Peter Diamond, the Bath detective brilliant at rooting out murder, is peeved at being diverted to Professional Standards to enquire into a police car accident. Arriving late at the scene, he discovers an extra victim thrown onto an embankment - unconscious and unnoticed. Diamond administers CPR, but no one can say whether the elderly tricyclist will pull through. But why had the man been out in the middle of the night with an urn containing human ashes?
Diamond's suspicions grow after he identifies the accident victim as Ivor Pellegrini, a well-known local eccentric and railway enthusiast. A search of Pellegrini's workshop proves beyond question that he is involved in a series of uninvestigated deaths. While Pellegrini lingers on life support, Diamond wrestles with the appalling possibility that he has saved the life of a serial killer....
©2016 Peter Lovesey (P)2016 Little Brown Book Group
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"Jewel of a Diamond"
As always Peter Lovesey books are great.
The final disclosure
Police stopping the cyclist
Of all Peter's books this was a real Diamond
"Not as good as earlier books"
I’ve read/listened to many books in the detective Peter Diamond series and felt that this one to be inferior to earlier books in both the characterisation and plotting. Diamond has always been portrayed as a bit of a curmudgeon but in this novel he’s even more of a caricature. The female authority figures, such as the ACC, the head of a legal firm and a ward sister fare worse: the dialogue given to the last of these is worthy of a Carry On Film. Most of the characters are irritable and/or rude to one another. I don’t know if the author has tired of writing straightforward crime novels and is experimenting with a satirical pastiche, but it hasn’t worked. It just seems clumsy and unengaging.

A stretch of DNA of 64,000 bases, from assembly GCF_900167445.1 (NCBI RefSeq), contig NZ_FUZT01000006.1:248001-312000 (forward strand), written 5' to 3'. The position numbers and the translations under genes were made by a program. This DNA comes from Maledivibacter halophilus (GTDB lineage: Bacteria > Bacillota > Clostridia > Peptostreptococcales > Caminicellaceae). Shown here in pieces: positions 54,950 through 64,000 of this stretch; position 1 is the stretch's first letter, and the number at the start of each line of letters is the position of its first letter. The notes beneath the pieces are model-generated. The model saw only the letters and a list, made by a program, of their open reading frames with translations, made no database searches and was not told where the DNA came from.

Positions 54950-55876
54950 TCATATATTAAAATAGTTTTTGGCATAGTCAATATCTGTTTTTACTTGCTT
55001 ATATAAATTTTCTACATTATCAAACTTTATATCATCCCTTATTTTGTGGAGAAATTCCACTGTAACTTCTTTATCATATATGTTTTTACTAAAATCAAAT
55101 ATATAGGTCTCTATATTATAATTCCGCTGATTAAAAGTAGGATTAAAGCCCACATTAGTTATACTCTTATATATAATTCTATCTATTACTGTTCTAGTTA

While I expect a detective novel to be more contrived than real life it shouldn’t stretch credibility to the extent that this story does. After a slow start the novel gradually gathers some pace but goes off at tangents. The final denouement is weak and seem tacked on to the story as there are no clues laid during the narrative.
The narrator is better at depicting the male characters. The females mostly sound uptight or angry.
Diamond at his best. Lovesey has fun with the complicated plot and surprises in the last chapter.
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